Thursday, June 20, 2024

Arsenal: The road to FA Cup history 2017

Arsenal, having defeated Chelsea 2-1 last Saturday, now hold the record for the most FA Cup wins of all time. Seven of those thirteen victories have come under Arsene Wenger who has won the prestigious old trophy more than any other manager in history.

Now that we’ve reached the final destination, it’s easy to forget that this was a journey that wasn’t always easy, so let’s take a look back at how we made it happen.

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A third round tie against lower league opposition is just the thing you want to kick off an FA Cup campaign. Preston were doing well in the Championship at the time, so they weren’t exactly minnows, and our previous game had been that 3-3 draw at Bournemouth.

At the Vitality Stadium we were guilty of a slow start (which lasted about 70 minutes), and that sluggishness was evident again at Deepdale as the home side took advantage of some horrible defending to go ahead in the 7th minute. They might have scored more but only took the one goal lead into the break.

From the Arseblog the next day:

I suppose someone who writes for a living and writes about football every day of his life should have the words to describe how bad we were, but I’m struggling this morning. It was awful, abject, appalling, abysmal and abhorrent. Wait until I get to the letter B in my thesaurus.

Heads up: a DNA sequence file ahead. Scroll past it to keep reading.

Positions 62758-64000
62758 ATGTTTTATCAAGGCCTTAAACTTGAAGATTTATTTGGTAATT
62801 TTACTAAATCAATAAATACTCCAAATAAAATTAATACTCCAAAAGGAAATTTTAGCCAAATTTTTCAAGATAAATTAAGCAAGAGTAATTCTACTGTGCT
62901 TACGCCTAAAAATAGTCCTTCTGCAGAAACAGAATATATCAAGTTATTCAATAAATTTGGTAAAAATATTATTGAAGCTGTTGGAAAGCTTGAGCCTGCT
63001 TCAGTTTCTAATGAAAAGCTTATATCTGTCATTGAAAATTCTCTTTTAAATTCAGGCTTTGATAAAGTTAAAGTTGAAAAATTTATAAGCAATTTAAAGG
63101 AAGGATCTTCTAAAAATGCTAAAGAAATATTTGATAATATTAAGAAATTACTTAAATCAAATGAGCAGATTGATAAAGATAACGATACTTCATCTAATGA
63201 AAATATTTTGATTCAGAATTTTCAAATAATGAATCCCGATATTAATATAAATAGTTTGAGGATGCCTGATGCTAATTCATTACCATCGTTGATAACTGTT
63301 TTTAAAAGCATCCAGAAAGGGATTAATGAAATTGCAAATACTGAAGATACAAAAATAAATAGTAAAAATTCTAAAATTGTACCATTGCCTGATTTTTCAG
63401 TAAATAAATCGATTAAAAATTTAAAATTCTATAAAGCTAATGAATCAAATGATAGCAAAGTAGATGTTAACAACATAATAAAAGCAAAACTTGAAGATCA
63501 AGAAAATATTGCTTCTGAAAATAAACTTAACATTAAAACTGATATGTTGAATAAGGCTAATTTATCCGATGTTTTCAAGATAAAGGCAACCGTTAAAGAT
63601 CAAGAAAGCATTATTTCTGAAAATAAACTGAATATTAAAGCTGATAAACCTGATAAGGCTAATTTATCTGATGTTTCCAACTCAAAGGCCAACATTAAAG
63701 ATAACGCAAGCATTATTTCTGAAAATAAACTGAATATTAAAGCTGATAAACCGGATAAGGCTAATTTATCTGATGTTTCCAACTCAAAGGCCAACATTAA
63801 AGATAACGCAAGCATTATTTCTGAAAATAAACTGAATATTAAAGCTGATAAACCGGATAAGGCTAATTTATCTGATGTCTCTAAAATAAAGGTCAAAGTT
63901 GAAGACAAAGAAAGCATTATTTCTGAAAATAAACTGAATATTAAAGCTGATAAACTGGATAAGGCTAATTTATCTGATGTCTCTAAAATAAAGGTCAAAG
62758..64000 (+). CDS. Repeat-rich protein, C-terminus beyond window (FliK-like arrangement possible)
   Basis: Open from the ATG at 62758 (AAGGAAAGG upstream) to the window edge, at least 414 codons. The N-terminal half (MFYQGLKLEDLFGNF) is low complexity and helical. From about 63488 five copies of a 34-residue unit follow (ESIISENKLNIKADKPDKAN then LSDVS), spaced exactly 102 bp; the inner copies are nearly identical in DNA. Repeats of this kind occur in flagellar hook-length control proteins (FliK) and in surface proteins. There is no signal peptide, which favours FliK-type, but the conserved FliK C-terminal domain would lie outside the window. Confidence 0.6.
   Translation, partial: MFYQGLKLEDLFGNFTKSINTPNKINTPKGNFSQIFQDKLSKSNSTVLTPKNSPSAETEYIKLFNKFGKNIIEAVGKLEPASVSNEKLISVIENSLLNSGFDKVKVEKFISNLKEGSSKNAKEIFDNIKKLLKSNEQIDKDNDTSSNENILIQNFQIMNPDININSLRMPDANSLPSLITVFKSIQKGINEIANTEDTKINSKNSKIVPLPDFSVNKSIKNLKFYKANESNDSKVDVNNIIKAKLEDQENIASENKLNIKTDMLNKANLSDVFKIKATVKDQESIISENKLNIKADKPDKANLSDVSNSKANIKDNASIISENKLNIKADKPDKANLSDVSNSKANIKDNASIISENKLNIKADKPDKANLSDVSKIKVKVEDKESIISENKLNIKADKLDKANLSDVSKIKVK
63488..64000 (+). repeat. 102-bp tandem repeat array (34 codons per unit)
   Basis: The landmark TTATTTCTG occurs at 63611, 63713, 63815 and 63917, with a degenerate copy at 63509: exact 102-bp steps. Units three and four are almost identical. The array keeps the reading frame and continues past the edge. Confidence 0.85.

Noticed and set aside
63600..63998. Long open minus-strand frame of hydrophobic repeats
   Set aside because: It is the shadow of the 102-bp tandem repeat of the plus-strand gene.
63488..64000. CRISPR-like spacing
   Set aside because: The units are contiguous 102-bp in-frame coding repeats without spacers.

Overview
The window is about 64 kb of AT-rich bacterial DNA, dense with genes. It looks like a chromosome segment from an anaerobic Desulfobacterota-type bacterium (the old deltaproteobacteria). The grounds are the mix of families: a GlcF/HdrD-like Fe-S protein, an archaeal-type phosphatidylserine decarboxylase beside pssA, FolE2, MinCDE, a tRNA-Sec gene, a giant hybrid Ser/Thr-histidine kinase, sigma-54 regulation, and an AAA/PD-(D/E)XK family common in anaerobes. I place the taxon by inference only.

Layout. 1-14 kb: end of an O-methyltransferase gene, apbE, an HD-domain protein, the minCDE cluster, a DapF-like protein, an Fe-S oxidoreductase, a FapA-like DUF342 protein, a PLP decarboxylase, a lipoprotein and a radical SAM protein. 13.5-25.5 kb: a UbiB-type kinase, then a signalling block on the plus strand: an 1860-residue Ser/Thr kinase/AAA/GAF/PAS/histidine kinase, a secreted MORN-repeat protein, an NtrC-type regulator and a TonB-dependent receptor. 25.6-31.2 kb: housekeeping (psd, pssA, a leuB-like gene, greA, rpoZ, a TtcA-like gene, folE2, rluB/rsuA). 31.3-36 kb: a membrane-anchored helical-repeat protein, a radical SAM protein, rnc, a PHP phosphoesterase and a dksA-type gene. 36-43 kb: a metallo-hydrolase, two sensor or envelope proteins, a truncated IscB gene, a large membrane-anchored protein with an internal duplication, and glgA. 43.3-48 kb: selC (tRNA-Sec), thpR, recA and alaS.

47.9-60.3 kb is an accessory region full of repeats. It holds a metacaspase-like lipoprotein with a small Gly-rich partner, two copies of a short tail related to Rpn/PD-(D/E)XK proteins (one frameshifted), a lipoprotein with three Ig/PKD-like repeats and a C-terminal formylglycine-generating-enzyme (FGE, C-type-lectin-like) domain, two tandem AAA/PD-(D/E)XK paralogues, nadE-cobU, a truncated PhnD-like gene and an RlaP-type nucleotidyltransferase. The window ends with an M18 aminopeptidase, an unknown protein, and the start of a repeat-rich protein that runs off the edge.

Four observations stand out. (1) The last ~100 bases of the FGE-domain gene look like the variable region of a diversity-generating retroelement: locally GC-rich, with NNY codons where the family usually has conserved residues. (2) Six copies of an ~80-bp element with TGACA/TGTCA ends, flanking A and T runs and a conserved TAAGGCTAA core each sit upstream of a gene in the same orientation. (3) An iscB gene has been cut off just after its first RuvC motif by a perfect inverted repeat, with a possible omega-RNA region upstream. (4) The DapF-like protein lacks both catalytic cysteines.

Starting games that slowly is, I think you’d all agree, a bad thing. It would be great if the manager could have a quick word with the chaps beforehand and say, ‘Here’s an idea, let’s not play like disinterested twats for the first 45 minutes’, I think that might have a positive effect.

The man who scored our final FA Cup goal of 2017 was the man who scored our first, and it was Aaron Ramsey’s first goal of the season too. It was a cracking effort from the Welshman too:

We dominated the rest of the game but struggled to find a way through. That was until Olivier Giroud got on the end of a clever Lucas Perez pass and bundled the ball over the line in the 89th minute. A whole 60 seconds earlier than his equaliser at Bournemouth the previous Tuesday, but this time there was no Scorpion celebration.